In 1949, at Professor Elizabeth Sneddon’s instigation, the University of Natal became the first tertiary institution in South Africa to include Speech and Drama as an academic discipline for degree purposes, reflecting Professor Sneddon’s demand that “we need to stop thinking of art as peripheral, trivial and expendable. Creativity is crucial to the development of a sense of achievement, of self-worth, of confidence.” The syllabus she developed drew on Anglo-American models and was grounded in liberal-humanist values, and the belief that Speech and Drama is a basic tool in the development of thought, imagination and communication. The department was highly influential in the development of other drama departments in South Africa, including the Pietermaritzburg Drama department, and the Drama department at the former University of Durban-Westville. Indeed, at one point, the Head of Department at every English-speaking institution in South Africa was a graduate of the University of Natal.
The department went from strength to strength under the leadership of first Professor Pieter Scholtz (who assumed the headship in 1973) and then Professor Mervyn McMurtry (who took over in 1996). Under the leadership of Scholtz, a noted actor, director and playwright, the department continued to work within the liberal arts paradigm and played an important part in the creative life of the university and the community. During his tenure in the Drama department, he directed some 150 productions. The department, with the approval of the University, recognized his contribution by renaming one of its theatre spaces the Pieter Scholtz Open Air Theatre.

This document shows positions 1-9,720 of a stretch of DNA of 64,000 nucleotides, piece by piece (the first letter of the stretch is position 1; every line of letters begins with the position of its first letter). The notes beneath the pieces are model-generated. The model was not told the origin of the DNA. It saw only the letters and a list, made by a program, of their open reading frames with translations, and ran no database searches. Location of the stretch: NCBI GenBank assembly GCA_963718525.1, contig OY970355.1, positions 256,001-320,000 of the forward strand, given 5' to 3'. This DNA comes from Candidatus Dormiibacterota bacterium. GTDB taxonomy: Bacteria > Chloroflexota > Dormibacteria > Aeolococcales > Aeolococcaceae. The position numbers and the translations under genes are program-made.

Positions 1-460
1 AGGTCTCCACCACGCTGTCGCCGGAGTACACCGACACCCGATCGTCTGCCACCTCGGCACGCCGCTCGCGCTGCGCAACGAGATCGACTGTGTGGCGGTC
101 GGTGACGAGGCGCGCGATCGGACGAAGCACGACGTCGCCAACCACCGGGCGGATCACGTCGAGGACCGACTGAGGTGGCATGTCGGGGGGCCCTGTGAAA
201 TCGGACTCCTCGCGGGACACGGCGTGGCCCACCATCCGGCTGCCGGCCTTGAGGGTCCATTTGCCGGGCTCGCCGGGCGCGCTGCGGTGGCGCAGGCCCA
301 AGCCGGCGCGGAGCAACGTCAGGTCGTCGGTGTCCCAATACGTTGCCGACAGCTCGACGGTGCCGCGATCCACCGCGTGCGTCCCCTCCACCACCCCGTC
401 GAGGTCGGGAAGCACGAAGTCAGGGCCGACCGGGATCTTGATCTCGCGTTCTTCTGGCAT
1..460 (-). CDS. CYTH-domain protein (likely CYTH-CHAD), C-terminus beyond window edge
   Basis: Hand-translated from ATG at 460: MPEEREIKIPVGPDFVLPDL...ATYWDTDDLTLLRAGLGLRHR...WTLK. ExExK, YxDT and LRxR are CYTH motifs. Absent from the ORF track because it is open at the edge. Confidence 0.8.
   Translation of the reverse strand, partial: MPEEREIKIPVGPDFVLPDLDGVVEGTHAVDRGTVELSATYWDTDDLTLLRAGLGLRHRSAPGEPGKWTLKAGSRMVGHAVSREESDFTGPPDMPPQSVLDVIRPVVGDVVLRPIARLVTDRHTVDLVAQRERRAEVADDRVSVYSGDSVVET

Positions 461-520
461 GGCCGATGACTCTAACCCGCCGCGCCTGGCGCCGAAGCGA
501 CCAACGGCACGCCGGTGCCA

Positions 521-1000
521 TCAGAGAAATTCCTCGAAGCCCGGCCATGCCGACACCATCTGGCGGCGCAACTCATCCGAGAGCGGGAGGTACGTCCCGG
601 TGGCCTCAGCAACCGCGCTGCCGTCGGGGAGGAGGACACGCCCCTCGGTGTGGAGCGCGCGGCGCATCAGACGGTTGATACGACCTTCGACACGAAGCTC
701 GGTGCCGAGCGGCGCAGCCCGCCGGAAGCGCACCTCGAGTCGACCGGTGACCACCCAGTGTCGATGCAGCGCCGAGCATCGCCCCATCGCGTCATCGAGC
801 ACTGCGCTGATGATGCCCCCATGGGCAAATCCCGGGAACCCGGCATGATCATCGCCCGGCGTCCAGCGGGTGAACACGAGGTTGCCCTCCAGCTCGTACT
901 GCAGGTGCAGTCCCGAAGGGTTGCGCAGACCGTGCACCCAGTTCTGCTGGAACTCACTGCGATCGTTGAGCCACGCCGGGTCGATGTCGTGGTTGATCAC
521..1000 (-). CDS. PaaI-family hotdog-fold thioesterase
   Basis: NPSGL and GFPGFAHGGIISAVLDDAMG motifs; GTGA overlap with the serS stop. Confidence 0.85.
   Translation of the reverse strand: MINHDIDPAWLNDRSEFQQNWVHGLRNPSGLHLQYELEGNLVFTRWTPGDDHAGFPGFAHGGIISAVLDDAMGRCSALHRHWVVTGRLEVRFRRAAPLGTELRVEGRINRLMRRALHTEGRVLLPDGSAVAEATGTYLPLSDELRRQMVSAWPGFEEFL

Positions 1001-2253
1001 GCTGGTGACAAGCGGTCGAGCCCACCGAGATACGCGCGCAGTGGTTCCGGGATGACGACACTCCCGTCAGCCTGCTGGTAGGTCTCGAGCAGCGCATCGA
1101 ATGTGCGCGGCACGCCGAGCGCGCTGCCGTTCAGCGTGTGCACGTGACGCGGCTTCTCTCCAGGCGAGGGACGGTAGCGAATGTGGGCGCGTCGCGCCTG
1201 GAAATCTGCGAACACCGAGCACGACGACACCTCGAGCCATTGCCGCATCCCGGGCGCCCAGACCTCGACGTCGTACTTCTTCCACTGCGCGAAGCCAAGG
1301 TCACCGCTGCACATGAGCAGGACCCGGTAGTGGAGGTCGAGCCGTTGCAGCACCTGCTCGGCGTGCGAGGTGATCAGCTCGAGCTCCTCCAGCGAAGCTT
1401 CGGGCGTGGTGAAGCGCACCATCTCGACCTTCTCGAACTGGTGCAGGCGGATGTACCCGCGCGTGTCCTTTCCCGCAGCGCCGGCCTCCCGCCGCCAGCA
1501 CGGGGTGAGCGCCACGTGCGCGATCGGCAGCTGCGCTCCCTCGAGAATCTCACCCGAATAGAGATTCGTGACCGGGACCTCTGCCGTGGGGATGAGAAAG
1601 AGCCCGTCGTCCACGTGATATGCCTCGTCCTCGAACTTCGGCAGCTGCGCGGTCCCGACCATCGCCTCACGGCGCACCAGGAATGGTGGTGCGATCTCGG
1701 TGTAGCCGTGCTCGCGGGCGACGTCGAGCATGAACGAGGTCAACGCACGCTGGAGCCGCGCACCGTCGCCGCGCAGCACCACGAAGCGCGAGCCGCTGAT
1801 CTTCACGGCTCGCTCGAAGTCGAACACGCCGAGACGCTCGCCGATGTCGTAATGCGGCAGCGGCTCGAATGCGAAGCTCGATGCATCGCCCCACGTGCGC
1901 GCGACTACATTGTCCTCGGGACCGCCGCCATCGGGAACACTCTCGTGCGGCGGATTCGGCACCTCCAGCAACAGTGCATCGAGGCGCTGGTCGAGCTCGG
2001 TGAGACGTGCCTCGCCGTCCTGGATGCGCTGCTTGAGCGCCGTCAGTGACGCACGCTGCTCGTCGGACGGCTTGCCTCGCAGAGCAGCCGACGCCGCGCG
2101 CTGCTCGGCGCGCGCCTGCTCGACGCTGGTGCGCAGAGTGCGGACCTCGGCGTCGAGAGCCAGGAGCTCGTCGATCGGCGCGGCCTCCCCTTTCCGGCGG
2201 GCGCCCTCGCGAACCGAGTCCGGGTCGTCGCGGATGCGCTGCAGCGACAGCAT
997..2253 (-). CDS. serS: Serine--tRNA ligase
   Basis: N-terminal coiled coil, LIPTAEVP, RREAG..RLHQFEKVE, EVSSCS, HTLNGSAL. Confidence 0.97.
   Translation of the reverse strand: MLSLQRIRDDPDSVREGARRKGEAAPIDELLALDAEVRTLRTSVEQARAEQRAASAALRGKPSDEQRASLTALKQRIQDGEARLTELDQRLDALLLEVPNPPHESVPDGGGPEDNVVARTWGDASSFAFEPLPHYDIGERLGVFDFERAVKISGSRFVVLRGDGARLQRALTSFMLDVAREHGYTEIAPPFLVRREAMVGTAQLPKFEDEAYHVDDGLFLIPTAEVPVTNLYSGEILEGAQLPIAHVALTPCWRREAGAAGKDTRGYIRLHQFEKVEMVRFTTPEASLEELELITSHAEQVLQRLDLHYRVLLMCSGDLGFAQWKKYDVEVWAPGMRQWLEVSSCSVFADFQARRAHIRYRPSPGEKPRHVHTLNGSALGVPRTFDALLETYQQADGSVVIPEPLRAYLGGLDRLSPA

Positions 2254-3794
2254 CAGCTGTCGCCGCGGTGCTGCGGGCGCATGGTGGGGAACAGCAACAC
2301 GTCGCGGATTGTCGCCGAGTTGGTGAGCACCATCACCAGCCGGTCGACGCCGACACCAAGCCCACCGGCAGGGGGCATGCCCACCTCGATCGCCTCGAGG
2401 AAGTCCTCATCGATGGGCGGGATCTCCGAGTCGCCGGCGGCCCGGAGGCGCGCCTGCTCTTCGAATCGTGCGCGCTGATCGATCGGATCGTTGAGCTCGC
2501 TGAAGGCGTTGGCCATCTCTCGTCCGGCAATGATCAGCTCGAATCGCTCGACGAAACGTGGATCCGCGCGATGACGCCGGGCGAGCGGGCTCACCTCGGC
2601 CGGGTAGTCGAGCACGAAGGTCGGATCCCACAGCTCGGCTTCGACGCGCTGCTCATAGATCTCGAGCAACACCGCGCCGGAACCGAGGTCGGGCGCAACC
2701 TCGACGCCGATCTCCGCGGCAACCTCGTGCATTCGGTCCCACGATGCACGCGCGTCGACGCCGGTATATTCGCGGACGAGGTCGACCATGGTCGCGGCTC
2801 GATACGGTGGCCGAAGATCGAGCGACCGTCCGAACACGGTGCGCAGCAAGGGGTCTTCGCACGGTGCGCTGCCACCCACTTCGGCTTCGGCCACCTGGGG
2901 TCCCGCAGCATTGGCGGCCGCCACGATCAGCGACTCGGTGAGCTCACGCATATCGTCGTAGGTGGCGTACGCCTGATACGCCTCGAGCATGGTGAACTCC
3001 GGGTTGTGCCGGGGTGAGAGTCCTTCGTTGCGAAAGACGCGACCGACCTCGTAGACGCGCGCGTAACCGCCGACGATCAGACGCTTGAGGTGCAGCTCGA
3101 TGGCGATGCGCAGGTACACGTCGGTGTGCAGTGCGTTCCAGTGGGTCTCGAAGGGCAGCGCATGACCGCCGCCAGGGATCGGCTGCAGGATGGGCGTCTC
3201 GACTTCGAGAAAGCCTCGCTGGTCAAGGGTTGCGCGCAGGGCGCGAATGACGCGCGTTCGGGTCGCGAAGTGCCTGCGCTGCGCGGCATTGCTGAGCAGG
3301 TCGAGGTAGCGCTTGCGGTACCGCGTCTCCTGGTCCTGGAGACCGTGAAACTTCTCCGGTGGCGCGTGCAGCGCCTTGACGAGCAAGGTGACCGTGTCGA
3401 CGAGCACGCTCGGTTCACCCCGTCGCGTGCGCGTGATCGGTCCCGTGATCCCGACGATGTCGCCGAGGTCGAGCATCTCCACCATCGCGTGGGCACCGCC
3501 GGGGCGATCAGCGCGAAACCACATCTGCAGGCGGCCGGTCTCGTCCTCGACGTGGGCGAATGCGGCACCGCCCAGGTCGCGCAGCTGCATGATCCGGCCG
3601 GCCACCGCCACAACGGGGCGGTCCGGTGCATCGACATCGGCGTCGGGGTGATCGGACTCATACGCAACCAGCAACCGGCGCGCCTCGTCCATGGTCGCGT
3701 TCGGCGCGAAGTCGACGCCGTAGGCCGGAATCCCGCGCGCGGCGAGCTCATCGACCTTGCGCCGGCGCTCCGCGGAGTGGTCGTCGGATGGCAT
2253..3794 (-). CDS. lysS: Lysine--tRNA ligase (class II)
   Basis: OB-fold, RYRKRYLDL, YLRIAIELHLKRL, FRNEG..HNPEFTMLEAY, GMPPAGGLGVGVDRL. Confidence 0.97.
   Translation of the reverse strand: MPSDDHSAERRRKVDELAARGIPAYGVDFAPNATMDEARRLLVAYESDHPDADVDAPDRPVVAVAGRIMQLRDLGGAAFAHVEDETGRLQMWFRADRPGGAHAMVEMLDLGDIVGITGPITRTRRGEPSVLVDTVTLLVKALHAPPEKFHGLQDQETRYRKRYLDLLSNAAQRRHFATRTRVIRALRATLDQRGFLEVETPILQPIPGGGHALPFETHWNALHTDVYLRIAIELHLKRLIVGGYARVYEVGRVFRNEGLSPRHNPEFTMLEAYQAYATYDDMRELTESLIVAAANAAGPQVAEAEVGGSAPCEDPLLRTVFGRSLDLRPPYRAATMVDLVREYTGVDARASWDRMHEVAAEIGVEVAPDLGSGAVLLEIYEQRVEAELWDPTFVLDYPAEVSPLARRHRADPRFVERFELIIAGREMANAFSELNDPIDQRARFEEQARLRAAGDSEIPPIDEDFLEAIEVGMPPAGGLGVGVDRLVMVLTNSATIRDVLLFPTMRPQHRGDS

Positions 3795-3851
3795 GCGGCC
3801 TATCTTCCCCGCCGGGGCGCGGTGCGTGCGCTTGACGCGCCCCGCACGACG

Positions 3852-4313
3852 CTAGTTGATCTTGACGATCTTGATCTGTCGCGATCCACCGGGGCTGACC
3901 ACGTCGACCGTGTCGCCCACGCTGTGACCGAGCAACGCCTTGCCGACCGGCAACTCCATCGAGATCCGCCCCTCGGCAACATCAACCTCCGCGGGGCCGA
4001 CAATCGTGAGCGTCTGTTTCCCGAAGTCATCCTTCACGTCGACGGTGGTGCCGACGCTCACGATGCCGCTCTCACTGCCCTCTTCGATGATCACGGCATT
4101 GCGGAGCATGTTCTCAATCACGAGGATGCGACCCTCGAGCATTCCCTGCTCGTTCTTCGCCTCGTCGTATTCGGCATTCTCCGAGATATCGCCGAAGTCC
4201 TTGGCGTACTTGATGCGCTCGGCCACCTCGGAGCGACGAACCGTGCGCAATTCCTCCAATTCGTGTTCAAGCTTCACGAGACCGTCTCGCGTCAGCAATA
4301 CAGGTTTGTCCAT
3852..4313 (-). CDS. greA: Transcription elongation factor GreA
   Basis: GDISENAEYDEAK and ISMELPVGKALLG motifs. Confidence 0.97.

When McMurtry took the reins, he and the staff completely revised the epistemological and pedagogical basis of the curriculum to promote the creation, performance and analysis of drama, dance, theatre, and theatre-related media in the South African and global contexts. One key strategy in this process was to change the name from the Department of Speech and Drama to the Department of Drama and Performance Studies (approved by Senate on 18 September 1996), as this designation was deemed more appropriate to the revised course content and structure.
Since the merger with the University of Durban-Westville, the department, in keeping with the new institution’s mission imperative to be the premier University of African Scholarship, has continued to assess and revise its curriculum to be recognized as a centre of excellence in performing arts within the field of African scholarship and to develop theory and practice that promotes agency in response to the local and global contexts, in a celebration of innovation and cultural diversity.
In its 65 years of existence, the Drama & Performance Studies programme has played
a significant role in the cultural life of the University, Durban and South Africa. Graduates have distinguished
themselves in an enormous variety of fields. Academically and creatively, the programme has a national and
international profile. From its small beginnings in a single room with seven students, the department has grown into
a thriving, dynamic, and innovative programme with more than 300 students across undergraduate and postgraduate study, and a beautiful many-roomed home among the gardens of UKZN. During this
time, the programme has undergone many shifts and changes, always responding to the needs of its changing South African context. Students now explore both local and global phenomena in interrogating the vibrant and complex cultural and performance system that is our current context. Staff continue to revise, update, and
initiate new curriculum ideas, reflecting the ever-changing face of higher education and of Drama and Performance Studies on the local and global stage.